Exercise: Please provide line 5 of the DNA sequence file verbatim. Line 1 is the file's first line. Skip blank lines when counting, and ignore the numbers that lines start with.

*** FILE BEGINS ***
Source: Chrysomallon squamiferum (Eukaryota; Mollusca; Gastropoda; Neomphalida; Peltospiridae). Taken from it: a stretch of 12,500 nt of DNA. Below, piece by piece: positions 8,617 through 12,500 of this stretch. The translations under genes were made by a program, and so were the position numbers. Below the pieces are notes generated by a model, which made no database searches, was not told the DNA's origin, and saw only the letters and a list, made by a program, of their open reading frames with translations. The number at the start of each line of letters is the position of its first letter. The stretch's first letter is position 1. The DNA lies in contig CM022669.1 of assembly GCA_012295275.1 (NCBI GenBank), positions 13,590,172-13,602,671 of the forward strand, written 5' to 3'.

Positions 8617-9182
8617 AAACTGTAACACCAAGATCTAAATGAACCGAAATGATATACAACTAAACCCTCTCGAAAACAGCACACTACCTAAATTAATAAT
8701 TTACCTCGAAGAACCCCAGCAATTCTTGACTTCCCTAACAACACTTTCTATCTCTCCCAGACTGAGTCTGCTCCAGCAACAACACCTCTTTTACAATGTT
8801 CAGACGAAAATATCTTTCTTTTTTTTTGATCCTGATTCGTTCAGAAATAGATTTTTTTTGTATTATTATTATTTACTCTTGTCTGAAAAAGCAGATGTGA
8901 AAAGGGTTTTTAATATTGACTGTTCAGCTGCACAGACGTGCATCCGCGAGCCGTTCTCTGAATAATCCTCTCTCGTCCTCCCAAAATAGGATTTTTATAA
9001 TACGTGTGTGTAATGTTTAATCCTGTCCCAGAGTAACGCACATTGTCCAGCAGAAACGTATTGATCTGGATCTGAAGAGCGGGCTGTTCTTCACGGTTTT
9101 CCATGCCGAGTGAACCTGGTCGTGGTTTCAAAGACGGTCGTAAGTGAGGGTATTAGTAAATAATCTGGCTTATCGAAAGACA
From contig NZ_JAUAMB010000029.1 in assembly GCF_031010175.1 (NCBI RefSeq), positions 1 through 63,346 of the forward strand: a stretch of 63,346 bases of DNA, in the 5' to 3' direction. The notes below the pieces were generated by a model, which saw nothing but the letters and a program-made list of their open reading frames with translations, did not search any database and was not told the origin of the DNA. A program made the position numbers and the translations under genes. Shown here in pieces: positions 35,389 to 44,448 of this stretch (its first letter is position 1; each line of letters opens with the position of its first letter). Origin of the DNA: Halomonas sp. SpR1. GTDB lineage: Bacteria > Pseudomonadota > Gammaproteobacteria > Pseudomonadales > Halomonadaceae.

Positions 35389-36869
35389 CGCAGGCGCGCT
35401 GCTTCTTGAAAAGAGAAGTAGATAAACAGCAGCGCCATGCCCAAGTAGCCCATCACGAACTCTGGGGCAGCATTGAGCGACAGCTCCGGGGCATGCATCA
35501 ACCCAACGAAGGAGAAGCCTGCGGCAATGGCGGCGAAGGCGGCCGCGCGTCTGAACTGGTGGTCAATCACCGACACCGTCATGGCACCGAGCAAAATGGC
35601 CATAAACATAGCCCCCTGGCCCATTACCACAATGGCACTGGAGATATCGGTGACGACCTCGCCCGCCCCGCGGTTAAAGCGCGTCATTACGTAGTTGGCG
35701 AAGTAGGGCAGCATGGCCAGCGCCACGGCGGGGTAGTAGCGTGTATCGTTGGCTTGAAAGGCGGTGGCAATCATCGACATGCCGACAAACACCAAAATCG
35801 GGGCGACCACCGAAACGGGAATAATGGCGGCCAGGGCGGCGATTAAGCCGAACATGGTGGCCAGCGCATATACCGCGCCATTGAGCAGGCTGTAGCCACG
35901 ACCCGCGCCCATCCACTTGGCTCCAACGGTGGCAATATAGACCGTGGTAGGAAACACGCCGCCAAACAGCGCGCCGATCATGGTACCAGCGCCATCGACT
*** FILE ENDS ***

8801 CAGACGAAAATATCTTTCTTTTTTTTTGATCCTGATTCGTTCAGAAATAGATTTTTTTTGTATTATTATTATTTACTCTTGTCTGAAAAAGCAGATGTGA